Laryngeal Reflux ICD 10: Understanding Diagnosis And Treatment Options

What is Laryngeal Reflux ICD-10?

Laryngeal reflux, also known as laryngopharyngeal reflux (LPR), is a condition where stomach acid flows back up into the larynx (voice box) and pharynx (throat). This can cause irritation and inflammation in the tissues of the throat and voice box, leading to symptoms such as hoarseness, throat clearing, coughing, and a sensation of a lump in the throat.

Code Information

Hone in on Coding for Esophageal Cancer ICD--CM - Medical Coding
Hone in on Coding for Esophageal Cancer ICD–CM – Medical Coding

The ICD-10 code for laryngeal reflux is R69.89. This code is used to classify the condition in medical records and billing systems for healthcare providers.

Diagnostic Related Groups (MS-DRG)

Reinke-Ödem – Wikipedia
Reinke-Ödem – Wikipedia

In terms of MS-DRG, laryngeal reflux falls under DRG 469 – Major Joint Replacement or Reattachment of Lower Extremity without MCC (Major Complications or Comorbidities). This is important for healthcare providers and hospitals when billing for services related to the treatment of laryngeal reflux.

Convert to ICD-9 Code

ICD--CM Diagnosis Code J
ICD–CM Diagnosis Code J

Prior to the implementation of ICD-10, laryngeal reflux was classified under the ICD-9 code 478.79. Healthcare providers may still use this code for historical data or certain circumstances where ICD-9 codes are required.

Code History

LARYNGOPHARYNGEAL REFLUX Emphasis on Diagnostic and Therapeutic
LARYNGOPHARYNGEAL REFLUX Emphasis on Diagnostic and Therapeutic

The classification of laryngeal reflux has evolved over time, with changes in the coding system to provide more specific and accurate classifications for medical conditions. The transition from ICD-9 to ICD-10 was a significant change in the healthcare industry.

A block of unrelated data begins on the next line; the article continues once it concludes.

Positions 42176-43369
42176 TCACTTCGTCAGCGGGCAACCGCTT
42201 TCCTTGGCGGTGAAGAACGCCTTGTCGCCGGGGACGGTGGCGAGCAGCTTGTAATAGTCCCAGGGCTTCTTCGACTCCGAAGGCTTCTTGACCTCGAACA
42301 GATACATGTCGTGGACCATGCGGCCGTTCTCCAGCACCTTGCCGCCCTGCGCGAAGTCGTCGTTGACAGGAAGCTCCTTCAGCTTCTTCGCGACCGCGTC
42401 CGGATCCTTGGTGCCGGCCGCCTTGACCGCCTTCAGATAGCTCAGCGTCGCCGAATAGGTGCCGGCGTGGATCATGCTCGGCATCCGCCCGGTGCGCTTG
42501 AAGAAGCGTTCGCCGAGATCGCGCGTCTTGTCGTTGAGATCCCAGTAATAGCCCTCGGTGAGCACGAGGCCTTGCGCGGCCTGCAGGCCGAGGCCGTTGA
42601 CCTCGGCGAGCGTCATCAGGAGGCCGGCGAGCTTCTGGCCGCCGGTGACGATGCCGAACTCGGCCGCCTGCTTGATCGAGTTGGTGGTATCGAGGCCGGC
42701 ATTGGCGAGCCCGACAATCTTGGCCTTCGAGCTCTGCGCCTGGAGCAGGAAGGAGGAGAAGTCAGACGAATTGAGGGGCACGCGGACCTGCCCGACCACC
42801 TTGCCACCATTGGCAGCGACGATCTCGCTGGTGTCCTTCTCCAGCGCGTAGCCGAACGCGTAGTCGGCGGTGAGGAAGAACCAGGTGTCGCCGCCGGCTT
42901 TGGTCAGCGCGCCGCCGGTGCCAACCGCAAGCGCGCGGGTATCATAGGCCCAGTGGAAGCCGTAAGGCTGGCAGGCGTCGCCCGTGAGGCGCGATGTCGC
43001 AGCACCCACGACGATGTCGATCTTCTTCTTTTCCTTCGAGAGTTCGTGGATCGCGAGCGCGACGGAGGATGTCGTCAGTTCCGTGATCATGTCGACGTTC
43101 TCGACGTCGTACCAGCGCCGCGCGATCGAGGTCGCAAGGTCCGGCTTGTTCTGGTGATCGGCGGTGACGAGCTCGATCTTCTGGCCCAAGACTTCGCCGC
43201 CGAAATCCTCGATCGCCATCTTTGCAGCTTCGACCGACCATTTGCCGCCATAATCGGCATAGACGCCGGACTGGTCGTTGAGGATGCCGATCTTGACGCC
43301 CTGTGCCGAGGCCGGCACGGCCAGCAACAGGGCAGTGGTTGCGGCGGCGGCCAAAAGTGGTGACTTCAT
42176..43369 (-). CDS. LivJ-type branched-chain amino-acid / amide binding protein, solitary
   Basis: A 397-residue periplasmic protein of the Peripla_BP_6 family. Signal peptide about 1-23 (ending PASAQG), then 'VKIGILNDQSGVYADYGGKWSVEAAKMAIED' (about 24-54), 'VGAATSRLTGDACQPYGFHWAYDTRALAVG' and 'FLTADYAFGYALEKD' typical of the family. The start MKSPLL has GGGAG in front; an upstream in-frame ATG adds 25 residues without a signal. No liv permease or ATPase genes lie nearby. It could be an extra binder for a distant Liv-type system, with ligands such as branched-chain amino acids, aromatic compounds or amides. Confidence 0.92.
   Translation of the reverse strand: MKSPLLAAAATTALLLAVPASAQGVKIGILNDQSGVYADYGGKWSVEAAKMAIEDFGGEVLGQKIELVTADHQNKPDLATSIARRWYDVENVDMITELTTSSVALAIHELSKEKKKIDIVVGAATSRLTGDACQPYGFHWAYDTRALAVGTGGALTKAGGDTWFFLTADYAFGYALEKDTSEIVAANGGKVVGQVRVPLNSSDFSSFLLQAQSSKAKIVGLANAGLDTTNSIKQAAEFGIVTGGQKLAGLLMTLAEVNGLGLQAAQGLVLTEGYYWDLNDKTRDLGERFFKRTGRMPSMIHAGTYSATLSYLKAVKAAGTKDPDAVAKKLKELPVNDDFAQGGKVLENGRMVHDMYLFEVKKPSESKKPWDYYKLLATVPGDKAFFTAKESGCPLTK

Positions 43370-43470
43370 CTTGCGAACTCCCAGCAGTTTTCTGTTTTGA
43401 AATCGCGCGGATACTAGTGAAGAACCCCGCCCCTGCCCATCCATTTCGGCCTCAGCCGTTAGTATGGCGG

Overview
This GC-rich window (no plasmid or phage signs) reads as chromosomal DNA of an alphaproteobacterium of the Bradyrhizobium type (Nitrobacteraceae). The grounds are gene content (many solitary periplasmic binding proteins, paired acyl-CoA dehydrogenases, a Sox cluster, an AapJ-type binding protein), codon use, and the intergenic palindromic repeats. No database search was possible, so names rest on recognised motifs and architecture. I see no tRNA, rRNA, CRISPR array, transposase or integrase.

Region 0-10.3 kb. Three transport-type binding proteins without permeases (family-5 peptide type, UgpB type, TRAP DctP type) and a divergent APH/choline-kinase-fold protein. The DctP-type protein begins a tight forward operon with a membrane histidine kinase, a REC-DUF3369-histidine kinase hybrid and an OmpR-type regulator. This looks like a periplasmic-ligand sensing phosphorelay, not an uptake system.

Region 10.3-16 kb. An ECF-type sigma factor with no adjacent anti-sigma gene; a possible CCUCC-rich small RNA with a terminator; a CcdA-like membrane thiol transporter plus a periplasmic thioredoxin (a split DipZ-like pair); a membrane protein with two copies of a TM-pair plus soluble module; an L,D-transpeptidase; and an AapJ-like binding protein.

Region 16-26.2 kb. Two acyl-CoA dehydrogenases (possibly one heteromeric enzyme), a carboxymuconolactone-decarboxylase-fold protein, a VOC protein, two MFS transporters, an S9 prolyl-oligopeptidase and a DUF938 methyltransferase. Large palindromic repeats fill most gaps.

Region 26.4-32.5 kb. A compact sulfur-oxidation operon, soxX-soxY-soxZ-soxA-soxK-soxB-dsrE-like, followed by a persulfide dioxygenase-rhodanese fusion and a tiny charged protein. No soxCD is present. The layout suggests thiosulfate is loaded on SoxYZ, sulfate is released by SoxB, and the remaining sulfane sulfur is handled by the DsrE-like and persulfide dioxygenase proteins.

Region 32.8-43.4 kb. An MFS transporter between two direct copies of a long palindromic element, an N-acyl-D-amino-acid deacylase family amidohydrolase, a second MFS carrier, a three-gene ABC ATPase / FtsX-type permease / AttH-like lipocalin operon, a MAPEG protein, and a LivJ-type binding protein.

Approximate Synonyms

Other terms that may be used interchangeably with laryngeal reflux include extraesophageal reflux, silent reflux, and throat reflux. These terms all refer to the same condition of stomach acid irritating the tissues of the throat and larynx.

Clinical Information

Laryngeal reflux is a common condition that can be chronic and persistent. It is often associated with gastroesophageal reflux disease (GERD), a condition where stomach acid flows back into the esophagus. LPR may present with atypical symptoms such as throat discomfort, chronic cough, and voice changes.


The primary cause of laryngeal reflux is the malfunction of the lower esophageal sphincter, a ring of muscle that normally keeps stomach acid from flowing back up into the esophagus. When this muscle is weak or relaxes inappropriately, acid can reach the throat and larynx.


Common symptoms of laryngeal reflux include hoarseness, chronic cough, throat clearing, a sensation of a lump in the throat, and difficulty swallowing. These symptoms may worsen after eating, lying down, or with certain activities that increase intra-abdominal pressure.


Diagnosing laryngeal reflux usually involves a combination of patient history, physical examination, and diagnostic tests. These tests may include laryngoscopy, pH monitoring, and upper endoscopy to evaluate the tissues of the throat and larynx, as well as the presence of acid reflux.


Treatment for laryngeal reflux focuses on reducing the amount of acid in the stomach and preventing it from reaching the throat and larynx. This may involve lifestyle modifications, such as dietary changes, weight loss, and avoiding trigger foods, as well as medications to reduce acid production and promote healing of the tissues.


Laryngeal reflux is a common condition that can cause significant discomfort and affect the quality of life for individuals. Understanding the ICD-10 code and related information can help healthcare providers accurately diagnose and treat this condition to improve patient outcomes.


1. Is laryngeal reflux the same as acid reflux? Laryngeal reflux is a type of acid reflux that specifically affects the tissues of the larynx and throat.
2. What are common trigger foods for laryngeal reflux? Trigger foods for laryngeal reflux may include acidic foods, spicy foods, caffeine, and alcohol.
3. Can laryngeal reflux be cured? While laryngeal reflux may be managed with lifestyle changes and medications, it may not

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